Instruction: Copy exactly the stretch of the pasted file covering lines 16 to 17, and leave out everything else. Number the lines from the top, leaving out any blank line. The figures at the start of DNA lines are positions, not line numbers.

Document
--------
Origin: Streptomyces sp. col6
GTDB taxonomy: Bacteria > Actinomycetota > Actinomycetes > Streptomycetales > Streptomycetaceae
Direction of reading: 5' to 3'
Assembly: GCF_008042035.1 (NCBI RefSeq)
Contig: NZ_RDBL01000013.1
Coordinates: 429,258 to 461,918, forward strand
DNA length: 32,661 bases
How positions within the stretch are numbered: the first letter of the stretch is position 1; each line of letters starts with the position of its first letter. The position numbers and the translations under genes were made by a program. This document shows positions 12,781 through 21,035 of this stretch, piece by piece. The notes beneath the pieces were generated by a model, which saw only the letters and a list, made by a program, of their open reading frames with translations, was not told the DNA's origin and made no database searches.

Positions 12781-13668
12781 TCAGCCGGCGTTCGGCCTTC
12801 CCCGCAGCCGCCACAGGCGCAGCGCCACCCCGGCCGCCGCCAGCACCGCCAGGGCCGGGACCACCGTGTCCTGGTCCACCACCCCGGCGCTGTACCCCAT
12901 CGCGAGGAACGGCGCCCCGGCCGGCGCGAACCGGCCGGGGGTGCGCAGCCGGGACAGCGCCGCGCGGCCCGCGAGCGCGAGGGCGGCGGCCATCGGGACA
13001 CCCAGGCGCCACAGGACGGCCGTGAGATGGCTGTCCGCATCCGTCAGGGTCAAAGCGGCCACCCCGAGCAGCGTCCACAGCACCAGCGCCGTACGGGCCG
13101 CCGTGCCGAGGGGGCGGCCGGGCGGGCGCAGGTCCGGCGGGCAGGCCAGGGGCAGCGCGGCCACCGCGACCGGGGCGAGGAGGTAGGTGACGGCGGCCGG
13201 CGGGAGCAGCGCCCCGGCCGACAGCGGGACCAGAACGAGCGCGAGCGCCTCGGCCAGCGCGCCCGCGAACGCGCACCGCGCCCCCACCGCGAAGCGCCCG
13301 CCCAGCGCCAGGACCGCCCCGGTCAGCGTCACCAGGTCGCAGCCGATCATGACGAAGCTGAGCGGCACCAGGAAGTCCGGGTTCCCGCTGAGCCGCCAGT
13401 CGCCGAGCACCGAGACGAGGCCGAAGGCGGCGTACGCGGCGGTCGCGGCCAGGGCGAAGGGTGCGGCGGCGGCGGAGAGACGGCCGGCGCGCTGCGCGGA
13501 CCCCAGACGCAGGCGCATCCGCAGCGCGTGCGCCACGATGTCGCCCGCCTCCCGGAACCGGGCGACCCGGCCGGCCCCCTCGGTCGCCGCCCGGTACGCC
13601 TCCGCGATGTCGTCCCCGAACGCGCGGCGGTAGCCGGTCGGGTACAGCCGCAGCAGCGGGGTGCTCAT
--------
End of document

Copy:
13301 CCCAGCGCCAGGACCGCCCCGGTCAGCGTCACCAGGTCGCAGCCGATCATGACGAAGCTGAGCGGCACCAGGAAGTCCGGGTTCCCGCTGAGCCGCCAGT
13401 CGCCGAGCACCGAGACGAGGCCGAAGGCGGCGTACGCGGCGGTCGCGGCCAGGGCGAAGGGTGCGGCGGCGGCGGAGAGACGGCCGGCGCGCTGCGCGGA